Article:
May 29th, 2020
Want to not only be happier but also thrive? Learn to be more resilient. Dr. Lucy Hone is a world-renowned expert on resiliency and offers three secrets of resilient people.
1. Know that suffering is part of life. This doesn’t mean resilient people go so far as to welcome it in — they are not delusional. However, when the tough times come, they seem to know that suffering is part of every human existence. Knowing this stops you from feeling discriminated against when challenges arrive.
… Hone says: “The real tragedy is that not enough of us seem to know this any longer. We live in an age where many of us feel entitled to perfect lives. Shiny, happy photos on Instagram are the norm when, as all of us know, the very opposite is true.”
2. Carefully choose where you’re directing your attention. Resilient people have a habit of realistically appraising situations, and typically they manage to focus on the things they can change and learn to accept the things they can’t.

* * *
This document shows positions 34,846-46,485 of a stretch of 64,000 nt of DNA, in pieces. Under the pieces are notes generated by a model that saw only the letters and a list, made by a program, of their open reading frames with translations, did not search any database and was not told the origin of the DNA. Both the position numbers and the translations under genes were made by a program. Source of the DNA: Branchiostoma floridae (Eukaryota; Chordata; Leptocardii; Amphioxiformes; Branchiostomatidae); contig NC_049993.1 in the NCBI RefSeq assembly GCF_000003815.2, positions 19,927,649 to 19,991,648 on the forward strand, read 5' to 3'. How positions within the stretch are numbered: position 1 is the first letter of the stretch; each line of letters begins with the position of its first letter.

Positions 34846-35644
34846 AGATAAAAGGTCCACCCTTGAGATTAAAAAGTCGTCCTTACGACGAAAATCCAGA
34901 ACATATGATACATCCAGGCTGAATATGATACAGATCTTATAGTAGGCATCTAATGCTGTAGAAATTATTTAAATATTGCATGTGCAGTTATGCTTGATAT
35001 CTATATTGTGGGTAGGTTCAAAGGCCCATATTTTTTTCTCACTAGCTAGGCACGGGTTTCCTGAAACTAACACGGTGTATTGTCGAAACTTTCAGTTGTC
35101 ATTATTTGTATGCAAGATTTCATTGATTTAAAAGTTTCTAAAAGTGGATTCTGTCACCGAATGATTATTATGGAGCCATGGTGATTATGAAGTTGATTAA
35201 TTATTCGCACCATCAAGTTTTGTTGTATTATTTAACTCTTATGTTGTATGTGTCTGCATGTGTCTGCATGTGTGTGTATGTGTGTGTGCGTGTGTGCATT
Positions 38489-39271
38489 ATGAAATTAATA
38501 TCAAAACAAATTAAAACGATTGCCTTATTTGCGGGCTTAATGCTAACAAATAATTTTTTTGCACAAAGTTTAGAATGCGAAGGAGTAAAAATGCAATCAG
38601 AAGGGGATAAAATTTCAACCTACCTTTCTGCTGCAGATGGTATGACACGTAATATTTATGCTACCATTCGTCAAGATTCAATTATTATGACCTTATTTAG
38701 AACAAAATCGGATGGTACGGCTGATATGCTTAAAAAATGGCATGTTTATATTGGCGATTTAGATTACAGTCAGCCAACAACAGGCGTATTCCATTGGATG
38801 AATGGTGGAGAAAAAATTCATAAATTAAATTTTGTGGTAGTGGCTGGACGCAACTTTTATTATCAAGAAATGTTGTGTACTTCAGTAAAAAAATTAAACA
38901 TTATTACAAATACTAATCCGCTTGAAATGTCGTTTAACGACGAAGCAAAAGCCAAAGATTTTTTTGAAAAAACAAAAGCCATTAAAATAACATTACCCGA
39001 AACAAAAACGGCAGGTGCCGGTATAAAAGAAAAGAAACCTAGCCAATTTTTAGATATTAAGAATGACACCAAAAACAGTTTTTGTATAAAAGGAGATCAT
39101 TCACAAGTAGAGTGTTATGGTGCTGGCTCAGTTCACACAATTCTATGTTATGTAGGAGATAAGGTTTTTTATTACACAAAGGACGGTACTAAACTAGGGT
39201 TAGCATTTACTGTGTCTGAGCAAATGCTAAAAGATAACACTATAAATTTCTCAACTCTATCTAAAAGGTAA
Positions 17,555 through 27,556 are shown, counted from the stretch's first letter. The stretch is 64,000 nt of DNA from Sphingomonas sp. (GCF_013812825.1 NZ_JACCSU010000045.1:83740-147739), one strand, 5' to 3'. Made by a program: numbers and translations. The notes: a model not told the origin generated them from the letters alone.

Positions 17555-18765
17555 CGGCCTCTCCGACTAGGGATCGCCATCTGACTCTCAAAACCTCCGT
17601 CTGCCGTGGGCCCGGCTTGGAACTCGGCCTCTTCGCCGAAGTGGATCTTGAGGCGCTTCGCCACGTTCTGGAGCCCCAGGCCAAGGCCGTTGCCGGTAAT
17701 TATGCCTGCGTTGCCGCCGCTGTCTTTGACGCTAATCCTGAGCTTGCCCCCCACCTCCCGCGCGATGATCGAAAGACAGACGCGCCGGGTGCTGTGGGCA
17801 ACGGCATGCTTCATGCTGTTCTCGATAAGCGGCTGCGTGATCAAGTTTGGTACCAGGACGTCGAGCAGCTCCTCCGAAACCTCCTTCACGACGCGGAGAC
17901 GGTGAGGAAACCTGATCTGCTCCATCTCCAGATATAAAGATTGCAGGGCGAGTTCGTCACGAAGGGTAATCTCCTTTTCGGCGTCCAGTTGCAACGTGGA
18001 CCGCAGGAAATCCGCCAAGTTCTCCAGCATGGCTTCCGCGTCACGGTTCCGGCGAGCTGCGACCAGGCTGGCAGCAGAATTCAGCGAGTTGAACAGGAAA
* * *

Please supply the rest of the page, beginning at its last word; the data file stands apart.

… Hone says: “As humans, we are good at noticing threats and weaknesses. When we were cavepeople, our ability to ignore a beautiful rainbow and to concentrate on an approaching tiger instead ensured our survival. The problem is we now live in an era where we are bombarded by different kinds of threats — from unrealistic deadlines and toxic colleagues to mounting bills or just someone stealing a parking lot from us — all day long and our brains treat every single one of those as though they were a tiger. Our stress response is permanently dialed up.”
3. Ask yourself: “Is what I’m doing helping me or harming me?” This question can be applied to so many different contexts. For example, you might ask yourself: “Is the way I’m thinking and acting helping me or harming me in my bid to get that promotion? To pass that exam? To recover from a heart attack?”
… Hone says that by actually asking yourself “whether you really need to drink that extra glass of wine, spend another hour on social media, or rehash the same old argument with a family member, you’re putting yourself back in the driver’s seat. It gives you control over your decision making.”